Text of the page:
The historian Walter LaFeber died on Tuesday at the age of eighty seven. As something of an unreconstructed revisionist, the works of the Wisconsin School and the wider New Left historiography have been a key reference point for me. I also have a distant professional connection to LaFeber, since I’ve studied with two of his students, Anthony Fels at the University of San Francisco and Frank Costigliola at the University of Connecticut.
I’m sharing below a reading response I wrote for a seminar on the history of US foreign relations I took years ago, discussing LaFeber’s classic work, The New Empire: An Interpretation of American Expansion, 1860-1898, and a less well-known essay, “Foreign Policies of a New Nation,” which remains one of my favorite works of diplomatic history.
In the response, I offer both praise and criticism of LaFeber’s work (I hope with more balance than your average grad student exegesis, though you can be the judge). I share the writing not in the spirit of scholarly comment but simply as a snapshot of a student thinking with a work of history. I would be the first to point out that I say nothing novel or interesting below. Still, on the occasion of someone’s passing, it can be worthwhile to reflect on the many ways that we learn from others, and the many ways we carry that learning with us even after they’re gone.
Of all the works we’ve read so far, Walter LaFeber’s book The New Empire and his essay, “Foreign Policies of a New Nation,” come closest to tracing the full arc of US empire. The opening line of the latter piece hits the imperial nail on the head: “Conceived by the greatest imperial power of the time, colonial America debated not whether it would become an empire, but how.” In twenty-one words, LaFeber brings to the surface what remained buried in page after page of the more traditional work of Samuel Flagg Bemis and Thomas A. Bailey.
Imperial expansion has been at the heart of US history since its inception, this expansion was a conscious and deliberate process worked out by political and economic elites, and the turn to overseas empire in the 1890s marked less a clean break with the past than a mutation in the nation’s historical DNA. We may not agree on everything LaFeber presents, but his work nevertheless performs the necessary excavation of the United States’ foreign policy foundations.
Yet despite this important intervention, LaFeber’s argument at times leaves the reader wanting. The idea that US policymakers and the business community pursued overseas expansion in order to find new markets abroad and reduce social tensions at home seems above reproach. But LaFeber’s analysis so tightly binds the many threads he pulls loose that it can sometimes feel restricting.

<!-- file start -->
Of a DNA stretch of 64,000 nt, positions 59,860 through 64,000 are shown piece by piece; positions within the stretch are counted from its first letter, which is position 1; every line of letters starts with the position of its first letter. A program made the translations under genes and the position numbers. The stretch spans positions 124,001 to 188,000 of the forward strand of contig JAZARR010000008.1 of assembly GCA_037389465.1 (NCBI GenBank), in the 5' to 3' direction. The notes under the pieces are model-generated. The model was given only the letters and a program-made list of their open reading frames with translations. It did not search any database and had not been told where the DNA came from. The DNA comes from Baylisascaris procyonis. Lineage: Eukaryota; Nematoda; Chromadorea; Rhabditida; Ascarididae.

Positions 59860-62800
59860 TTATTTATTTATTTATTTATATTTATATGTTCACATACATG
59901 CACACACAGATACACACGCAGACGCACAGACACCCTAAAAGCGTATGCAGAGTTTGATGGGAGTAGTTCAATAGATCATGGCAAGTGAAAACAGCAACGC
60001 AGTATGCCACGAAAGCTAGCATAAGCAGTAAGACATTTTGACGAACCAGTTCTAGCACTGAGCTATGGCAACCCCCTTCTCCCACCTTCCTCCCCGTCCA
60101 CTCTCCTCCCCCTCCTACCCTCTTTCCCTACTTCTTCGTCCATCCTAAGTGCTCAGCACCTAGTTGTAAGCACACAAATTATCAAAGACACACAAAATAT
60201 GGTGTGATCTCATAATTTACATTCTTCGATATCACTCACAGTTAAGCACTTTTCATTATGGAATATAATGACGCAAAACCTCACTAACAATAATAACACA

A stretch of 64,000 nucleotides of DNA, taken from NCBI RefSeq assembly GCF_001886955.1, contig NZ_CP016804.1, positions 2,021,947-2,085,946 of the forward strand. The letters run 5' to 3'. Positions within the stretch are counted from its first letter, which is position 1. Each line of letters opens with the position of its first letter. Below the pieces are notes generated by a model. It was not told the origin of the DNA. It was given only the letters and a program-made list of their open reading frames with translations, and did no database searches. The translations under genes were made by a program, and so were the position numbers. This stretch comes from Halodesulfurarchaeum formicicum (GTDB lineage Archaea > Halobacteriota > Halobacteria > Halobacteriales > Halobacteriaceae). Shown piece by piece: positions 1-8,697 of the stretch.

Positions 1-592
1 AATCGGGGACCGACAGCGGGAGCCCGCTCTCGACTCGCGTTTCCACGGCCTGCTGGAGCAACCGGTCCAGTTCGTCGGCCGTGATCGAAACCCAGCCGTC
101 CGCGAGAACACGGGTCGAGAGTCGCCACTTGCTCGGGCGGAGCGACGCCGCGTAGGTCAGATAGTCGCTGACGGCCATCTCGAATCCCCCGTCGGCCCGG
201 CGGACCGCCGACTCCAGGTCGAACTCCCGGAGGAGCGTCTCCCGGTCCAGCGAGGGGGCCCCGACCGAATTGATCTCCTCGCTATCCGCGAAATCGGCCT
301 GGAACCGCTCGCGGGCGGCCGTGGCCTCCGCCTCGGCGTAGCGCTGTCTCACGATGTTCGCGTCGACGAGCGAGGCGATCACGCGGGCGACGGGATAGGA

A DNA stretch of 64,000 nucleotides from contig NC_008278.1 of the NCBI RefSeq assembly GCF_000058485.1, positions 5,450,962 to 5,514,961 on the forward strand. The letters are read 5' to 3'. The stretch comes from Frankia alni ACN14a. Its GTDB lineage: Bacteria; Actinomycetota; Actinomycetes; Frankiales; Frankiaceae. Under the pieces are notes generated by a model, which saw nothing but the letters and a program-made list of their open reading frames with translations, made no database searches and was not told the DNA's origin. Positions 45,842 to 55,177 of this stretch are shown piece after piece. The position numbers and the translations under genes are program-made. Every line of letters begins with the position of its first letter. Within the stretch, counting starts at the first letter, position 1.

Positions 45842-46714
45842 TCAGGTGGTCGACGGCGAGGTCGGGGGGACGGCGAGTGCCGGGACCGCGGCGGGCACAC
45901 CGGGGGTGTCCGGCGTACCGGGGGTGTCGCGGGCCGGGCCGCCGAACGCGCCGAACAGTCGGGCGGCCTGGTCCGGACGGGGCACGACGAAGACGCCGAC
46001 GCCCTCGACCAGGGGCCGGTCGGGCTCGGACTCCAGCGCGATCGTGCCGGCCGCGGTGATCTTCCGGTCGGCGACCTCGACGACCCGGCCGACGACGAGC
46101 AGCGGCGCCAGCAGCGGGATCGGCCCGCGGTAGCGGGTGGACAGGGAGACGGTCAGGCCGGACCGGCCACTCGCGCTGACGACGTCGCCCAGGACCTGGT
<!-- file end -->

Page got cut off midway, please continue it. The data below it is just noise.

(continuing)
His emphasis on material conditions imparts a kind of fateful hue to the narrative. Culture and ideas only enter the story obliquely, leaving actions and events to move forward in a machine-like lockstep. For example, the period leading up to the Civil War (along with the conflict itself) is subsumed within the undoubtedly dramatic shift in the United States from an agricultural to industrial economy. But historians such as Amy Greenberg have demonstrated that ideas about race, nation, gender, and progress did much to animate the US imperial project during this period. This cultural framework seems especially salient given that, as Greenberg points out, the United States did not successfully acquire any territory for much of the period LaFeber discusses.
Just as culture and ideas become papered over by the high politics and business relations of the period, LaFeber also leaves some aspects of the later topics underdeveloped. He illustrates the myriad ways that US policymakers and the business community recognized similar features of the country’s situation in the late nineteenth century. Overseas expansion allowed for strategic access to markets, which political and economic elites believed would prevent social tensions from exploding across the nation. But LaFeber fails to fully explain the development of the American state by the 1890s. In part, 1898 became such a turning point not simply because the US government sought to extend itself beyond the North American continent but because it finally had the power to do so.
The Monroe Doctrine, for example, served as a rhetorical tool during a period in which the US state may have harbored grand designs on the western hemisphere but lacked the resources to carry them out. By the 1890s, however, the state development, economic growth, and military might of the United States finally allowed for a rapid and striking extension of US power beyond the nation’s borders. The ability to manifest rather than simply imagine an overseas empire surely accounts in part for the significance of 1898 as a turning point in the history of US foreign policy.
In the end, both the book and the chapter offer an auspicious account of US foreign policy in the eighteenth and nineteenth centuries. Elegant, insightful, and comprehensive, LaFeber’s writing does much to provide, in the words of Nell Irvin Painter, “a fully loaded cost accounting” of US empire.